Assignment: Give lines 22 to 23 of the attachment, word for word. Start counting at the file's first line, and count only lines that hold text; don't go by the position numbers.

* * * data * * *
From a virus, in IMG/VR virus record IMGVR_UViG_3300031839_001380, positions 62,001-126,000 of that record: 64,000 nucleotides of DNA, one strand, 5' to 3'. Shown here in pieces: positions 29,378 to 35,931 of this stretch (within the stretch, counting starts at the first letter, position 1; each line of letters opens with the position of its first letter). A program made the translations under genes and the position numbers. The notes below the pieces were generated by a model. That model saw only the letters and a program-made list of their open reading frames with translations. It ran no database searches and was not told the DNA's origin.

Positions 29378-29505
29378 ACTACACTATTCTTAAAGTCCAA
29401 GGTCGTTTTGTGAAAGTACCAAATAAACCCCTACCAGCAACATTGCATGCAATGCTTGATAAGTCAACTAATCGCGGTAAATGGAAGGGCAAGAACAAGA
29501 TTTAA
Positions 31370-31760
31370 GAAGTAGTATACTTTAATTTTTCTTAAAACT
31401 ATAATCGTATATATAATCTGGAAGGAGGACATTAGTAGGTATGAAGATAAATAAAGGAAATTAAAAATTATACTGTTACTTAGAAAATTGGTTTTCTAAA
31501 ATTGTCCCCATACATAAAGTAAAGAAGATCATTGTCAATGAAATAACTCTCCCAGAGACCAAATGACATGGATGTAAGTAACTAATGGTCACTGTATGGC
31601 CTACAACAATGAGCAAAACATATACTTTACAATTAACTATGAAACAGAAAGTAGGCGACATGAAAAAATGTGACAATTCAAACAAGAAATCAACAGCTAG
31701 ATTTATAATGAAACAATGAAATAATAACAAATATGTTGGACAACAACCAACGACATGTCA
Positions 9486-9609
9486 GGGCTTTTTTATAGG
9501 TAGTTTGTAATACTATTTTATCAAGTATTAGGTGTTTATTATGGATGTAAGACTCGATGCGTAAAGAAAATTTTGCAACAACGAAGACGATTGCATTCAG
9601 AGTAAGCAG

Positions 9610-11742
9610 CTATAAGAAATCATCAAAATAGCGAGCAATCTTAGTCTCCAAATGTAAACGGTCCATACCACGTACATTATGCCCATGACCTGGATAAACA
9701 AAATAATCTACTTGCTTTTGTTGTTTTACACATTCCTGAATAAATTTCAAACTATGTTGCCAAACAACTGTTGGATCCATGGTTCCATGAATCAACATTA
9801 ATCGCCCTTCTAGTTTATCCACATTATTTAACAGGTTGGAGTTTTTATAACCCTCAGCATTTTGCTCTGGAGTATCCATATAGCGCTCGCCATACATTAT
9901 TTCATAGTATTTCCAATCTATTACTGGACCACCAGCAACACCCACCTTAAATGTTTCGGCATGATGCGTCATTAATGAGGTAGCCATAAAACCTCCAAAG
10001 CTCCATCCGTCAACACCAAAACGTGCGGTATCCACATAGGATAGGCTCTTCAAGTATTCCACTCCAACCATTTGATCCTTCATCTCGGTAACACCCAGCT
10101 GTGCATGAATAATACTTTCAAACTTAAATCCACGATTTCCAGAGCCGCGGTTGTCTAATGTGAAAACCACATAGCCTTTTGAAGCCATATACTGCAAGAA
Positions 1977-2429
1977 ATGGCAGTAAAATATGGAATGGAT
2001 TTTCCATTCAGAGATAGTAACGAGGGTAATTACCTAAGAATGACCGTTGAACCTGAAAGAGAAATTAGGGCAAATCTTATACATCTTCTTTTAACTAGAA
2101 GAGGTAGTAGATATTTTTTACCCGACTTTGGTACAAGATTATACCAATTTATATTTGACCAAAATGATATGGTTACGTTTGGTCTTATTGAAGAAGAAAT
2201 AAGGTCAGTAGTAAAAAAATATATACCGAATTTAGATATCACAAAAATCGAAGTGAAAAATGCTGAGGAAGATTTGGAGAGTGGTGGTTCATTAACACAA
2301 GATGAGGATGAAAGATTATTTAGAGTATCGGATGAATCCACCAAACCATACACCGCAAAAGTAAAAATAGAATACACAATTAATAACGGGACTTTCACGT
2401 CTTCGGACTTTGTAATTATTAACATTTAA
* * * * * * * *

10101 GTGCATGAATAATACTTTCAAACTTAAATCCACGATTTCCAGAGCCGCGGTTGTCTAATGTGAAAACCACATAGCCTTTTGAAGCCATATACTGCAAGAA
Positions 1977-2429